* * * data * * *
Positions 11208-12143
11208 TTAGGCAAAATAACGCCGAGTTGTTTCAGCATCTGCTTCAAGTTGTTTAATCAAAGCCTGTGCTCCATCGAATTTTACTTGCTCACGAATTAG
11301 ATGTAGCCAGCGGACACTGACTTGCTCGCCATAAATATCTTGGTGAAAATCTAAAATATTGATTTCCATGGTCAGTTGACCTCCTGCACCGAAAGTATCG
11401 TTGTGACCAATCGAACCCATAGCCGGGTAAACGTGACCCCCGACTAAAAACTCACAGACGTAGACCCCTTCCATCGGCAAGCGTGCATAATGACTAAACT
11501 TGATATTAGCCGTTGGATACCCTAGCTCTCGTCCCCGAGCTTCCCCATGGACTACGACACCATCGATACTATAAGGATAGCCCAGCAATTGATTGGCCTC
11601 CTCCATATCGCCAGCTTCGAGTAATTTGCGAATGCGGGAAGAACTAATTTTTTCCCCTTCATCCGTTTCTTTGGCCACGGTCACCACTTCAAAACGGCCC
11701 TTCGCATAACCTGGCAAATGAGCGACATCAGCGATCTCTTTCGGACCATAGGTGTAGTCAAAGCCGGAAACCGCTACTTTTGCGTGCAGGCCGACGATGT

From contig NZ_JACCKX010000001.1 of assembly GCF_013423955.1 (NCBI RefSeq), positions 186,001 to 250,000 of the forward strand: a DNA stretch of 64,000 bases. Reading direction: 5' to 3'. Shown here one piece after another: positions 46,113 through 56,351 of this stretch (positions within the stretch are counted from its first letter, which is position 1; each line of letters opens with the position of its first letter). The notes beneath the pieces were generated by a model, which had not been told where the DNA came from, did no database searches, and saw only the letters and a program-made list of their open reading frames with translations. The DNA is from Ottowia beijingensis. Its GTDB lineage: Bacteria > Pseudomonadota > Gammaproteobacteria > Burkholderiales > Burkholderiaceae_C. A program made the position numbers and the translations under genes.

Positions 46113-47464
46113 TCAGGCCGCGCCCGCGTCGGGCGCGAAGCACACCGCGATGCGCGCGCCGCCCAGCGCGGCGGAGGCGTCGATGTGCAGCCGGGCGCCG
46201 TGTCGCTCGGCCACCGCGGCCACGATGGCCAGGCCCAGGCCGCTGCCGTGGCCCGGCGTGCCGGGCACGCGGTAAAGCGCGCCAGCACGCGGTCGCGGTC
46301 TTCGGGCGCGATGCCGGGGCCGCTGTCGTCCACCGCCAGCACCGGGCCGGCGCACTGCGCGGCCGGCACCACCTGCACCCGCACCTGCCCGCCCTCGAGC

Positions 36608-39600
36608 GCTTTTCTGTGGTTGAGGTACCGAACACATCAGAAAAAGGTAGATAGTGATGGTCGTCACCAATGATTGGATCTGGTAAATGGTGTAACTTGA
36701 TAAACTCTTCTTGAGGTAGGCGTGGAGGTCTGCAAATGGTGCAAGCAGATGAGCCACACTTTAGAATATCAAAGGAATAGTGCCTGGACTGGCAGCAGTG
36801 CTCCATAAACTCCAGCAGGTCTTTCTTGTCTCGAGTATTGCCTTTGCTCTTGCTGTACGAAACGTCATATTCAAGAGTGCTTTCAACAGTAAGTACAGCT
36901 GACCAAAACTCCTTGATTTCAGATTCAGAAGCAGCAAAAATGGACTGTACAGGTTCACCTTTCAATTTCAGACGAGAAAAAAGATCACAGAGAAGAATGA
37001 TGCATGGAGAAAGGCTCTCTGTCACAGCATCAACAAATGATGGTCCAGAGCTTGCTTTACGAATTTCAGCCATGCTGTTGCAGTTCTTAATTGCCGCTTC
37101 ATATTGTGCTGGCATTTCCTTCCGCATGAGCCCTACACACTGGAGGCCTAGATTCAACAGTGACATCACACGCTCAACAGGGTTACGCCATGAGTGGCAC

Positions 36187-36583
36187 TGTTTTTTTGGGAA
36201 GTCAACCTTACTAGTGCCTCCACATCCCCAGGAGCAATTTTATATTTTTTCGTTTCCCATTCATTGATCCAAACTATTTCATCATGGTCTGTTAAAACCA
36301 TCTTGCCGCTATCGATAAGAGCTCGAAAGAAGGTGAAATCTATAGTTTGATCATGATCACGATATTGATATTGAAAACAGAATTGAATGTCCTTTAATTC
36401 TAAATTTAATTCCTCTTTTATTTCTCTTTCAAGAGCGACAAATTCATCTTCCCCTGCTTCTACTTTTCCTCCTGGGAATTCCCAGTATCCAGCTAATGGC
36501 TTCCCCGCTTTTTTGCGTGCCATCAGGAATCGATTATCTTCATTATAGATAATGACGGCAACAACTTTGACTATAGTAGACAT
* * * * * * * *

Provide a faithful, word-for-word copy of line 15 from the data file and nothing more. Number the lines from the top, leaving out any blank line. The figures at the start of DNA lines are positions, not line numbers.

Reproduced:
36701 TAAACTCTTCTTGAGGTAGGCGTGGAGGTCTGCAAATGGTGCAAGCAGATGAGCCACACTTTAGAATATCAAAGGAATAGTGCCTGGACTGGCAGCAGTG